Results of the study, which surveyed athletic administrators at universities across the country to determine how, and if, gender roles made a difference in hiring practices, may disappoint those who think double standards for women have been relegated to the past.
Dr. Heidi Grappendorf, assistant professor of parks, recreation and tourism management at NC State, and colleagues surveyed 276 athletic administrators at Division I universities to have them evaluate fictitious vignettes of male or female candidates for intercollegiate athletics positions such as athletic director, compliance director or life-skills director. They then ranked the candidates' attributes and the likelihood of hiring them for the respective positions.
The research found that female candidates for the athletic director position, despite having the same background as their male counterparts, were viewed as less feminine. However, if the same female candidates applied for life skills positions – positions which are predominately held by women in real-life athletic administration – they were viewed as more feminine.
Meanwhile, males were more likely to be chosen for athletic director positions, even with the exact same background and attributes as female candidates.
Researchers believe the study lends support to the notion that men tend to be hired in management roles not just for their skills and experience, but because of the perceived view that management roles require masculinity.
"It seems like there is, unfortunately, a 'catch-22' for women in management roles – particularly in sports," Grappendorf explains. "The assumption has been that masculine attributes like aggressiveness and competitiveness are needed for management-level positions, yet women who display those attributes are still not given the same opportunities as men. Even worse, if they do happen to be hired, women are often looked down upon by colleagues for having those masculine qualities."
Similar research has been conducted in business settings, but this research is the first of its kind conducted in the sports industry, which continues to be male-dominated. The research, which is published in the Journal for Sport Management, was conducted along with lead author Dr. Laura Burton from the University of Connecticut and co-author Dr. Angela Henderson from the University of Northern Colorado.
NC State's Department of Parks, Recreation and Tourism Management is part of the university's College of Natural Resources.
Caroline Barnhill | EurekAlert!
Europe’s Demographic Future. Where the Regions Are Heading after a Decade of Crises
10.08.2017 | Berlin-Institut für Bevölkerung und Entwicklung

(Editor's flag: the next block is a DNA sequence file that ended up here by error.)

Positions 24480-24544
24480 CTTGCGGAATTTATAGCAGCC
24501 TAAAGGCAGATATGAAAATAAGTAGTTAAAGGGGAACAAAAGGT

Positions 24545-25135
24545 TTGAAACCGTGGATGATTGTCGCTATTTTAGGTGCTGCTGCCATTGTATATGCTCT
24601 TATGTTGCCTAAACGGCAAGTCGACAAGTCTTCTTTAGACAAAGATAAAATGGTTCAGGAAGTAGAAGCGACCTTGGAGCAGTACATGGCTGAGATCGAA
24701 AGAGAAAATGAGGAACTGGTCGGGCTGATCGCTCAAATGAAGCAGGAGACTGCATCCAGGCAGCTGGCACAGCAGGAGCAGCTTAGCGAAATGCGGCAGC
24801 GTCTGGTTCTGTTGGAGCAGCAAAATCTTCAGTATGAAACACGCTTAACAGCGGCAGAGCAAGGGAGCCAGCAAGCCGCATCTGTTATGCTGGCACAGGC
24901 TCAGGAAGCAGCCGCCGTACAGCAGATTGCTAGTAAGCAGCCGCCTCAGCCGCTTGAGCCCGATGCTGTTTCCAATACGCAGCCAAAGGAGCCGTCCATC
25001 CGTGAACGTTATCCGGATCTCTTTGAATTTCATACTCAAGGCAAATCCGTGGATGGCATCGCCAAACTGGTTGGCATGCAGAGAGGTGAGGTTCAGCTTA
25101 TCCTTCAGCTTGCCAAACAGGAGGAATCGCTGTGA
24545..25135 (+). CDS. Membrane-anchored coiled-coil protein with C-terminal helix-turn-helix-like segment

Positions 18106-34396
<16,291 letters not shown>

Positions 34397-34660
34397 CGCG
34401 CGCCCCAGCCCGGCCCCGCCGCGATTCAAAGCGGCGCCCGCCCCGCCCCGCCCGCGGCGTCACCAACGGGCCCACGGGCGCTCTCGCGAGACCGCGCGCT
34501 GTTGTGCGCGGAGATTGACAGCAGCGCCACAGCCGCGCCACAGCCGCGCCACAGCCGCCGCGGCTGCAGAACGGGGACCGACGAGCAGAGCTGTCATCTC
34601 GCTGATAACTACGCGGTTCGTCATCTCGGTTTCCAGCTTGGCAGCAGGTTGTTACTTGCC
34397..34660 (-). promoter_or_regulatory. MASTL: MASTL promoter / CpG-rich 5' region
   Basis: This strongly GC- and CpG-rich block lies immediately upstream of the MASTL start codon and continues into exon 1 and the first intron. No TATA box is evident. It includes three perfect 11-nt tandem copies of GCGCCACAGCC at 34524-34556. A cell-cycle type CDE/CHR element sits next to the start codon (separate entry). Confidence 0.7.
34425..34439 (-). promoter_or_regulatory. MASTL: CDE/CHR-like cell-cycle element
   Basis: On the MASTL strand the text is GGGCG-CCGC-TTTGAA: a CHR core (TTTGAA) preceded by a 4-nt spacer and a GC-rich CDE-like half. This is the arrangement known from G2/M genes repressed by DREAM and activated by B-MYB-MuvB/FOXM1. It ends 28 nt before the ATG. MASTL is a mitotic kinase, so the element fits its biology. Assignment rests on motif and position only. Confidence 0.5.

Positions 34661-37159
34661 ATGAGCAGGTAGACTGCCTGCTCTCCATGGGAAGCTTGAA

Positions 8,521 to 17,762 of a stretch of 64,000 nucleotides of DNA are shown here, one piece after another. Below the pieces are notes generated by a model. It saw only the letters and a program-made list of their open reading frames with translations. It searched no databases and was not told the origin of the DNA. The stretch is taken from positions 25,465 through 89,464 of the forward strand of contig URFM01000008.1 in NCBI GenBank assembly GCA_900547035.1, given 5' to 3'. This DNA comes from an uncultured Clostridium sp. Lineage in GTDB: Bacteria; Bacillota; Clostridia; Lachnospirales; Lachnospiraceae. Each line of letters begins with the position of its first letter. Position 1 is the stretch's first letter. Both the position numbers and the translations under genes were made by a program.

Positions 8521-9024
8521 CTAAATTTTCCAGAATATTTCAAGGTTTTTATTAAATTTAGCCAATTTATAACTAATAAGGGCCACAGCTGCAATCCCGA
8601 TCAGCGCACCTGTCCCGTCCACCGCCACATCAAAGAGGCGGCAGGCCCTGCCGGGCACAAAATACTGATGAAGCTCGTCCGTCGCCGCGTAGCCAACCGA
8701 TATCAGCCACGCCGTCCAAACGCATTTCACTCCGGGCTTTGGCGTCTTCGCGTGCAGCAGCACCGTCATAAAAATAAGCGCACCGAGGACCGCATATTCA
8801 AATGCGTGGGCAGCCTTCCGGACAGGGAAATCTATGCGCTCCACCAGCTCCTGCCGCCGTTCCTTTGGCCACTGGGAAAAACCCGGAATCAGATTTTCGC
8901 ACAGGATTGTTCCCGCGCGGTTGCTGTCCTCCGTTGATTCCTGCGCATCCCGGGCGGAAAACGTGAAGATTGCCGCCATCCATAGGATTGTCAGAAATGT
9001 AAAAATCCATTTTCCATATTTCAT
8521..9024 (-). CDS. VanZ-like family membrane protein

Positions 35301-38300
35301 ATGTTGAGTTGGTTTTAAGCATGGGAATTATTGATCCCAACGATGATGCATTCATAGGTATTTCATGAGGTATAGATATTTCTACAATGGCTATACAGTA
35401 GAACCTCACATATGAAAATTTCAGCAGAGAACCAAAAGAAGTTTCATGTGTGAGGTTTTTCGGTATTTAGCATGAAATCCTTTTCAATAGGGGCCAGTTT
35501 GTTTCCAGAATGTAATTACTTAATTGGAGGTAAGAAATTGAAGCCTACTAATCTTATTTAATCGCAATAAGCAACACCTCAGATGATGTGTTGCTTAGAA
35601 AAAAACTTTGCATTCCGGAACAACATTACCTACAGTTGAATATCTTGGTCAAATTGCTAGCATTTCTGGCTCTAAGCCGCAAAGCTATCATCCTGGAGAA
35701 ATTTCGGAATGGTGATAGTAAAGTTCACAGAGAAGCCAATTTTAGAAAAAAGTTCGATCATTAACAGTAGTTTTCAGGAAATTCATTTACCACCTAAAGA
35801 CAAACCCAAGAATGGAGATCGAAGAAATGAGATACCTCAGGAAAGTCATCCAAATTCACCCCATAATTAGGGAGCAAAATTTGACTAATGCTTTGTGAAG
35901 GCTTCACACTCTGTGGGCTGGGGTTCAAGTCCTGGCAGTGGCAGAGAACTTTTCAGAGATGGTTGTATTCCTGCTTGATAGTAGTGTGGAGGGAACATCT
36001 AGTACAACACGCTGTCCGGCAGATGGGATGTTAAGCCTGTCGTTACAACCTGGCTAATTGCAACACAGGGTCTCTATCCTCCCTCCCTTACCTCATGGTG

Scientists reveal source of human heartbeat in 3-D
07.08.2017 | University of Manchester
Whether you call it effervescent, fizzy, or sparkling, carbonated water is making a comeback as a beverage. Aside from quenching thirst, researchers at the University of Illinois at Urbana-Champaign have discovered a new use for these "bubbly" concoctions that will have major impact on the manufacturer of the world's thinnest, flattest, and one most useful materials -- graphene.
As graphene's popularity grows as an advanced "wonder" material, the speed and quality at which it can be manufactured will be paramount. With that in mind,...
Physicists at the University of Bonn have managed to create optical hollows and more complex patterns into which the light of a Bose-Einstein condensate flows. The creation of such highly low-loss structures for light is a prerequisite for complex light circuits, such as for quantum information processing for a new generation of computers. The researchers are now presenting their results in the journal Nature Photonics.
Light particles (photons) occur as tiny, indivisible portions. Many thousands of these light portions can be merged to form a single super-photon if they are...
For the first time, scientists have shown that circular RNA is linked to brain function. When a RNA molecule called Cdr1as was deleted from the genome of mice, the animals had problems filtering out unnecessary information – like patients suffering from neuropsychiatric disorders.
While hundreds of circular RNAs (circRNAs) are abundant in mammalian brains, one big question has remained unanswered: What are they actually good for? In the...
An experimental small satellite has successfully collected and delivered data on a key measurement for predicting changes in Earth's climate.
The Radiometer Assessment using Vertically Aligned Nanotubes (RAVAN) CubeSat was launched into low-Earth orbit on Nov. 11, 2016, in order to test new...
A study led by scientists of the Max Planck Institute for the Structure and Dynamics of Matter (MPSD) at the Center for Free-Electron Laser Science in Hamburg presents evidence of the coexistence of superconductivity and “charge-density-waves” in compounds of the poorly-studied family of bismuthates. This observation opens up new perspectives for a deeper understanding of the phenomenon of high-temperature superconductivity, a topic which is at the core of condensed matter research since more than 30 years. The paper by Nicoletti et al has been published in the PNAS.
Since the beginning of the 20th century, superconductivity had been observed in some metals at temperatures only a few degrees above the absolute zero (minus...
16.08.2017 | Event News
04.08.2017 | Event News
26.07.2017 | Event News
18.08.2017 | Life Sciences
18.08.2017 | Physics and Astronomy
18.08.2017 | Materials Sciences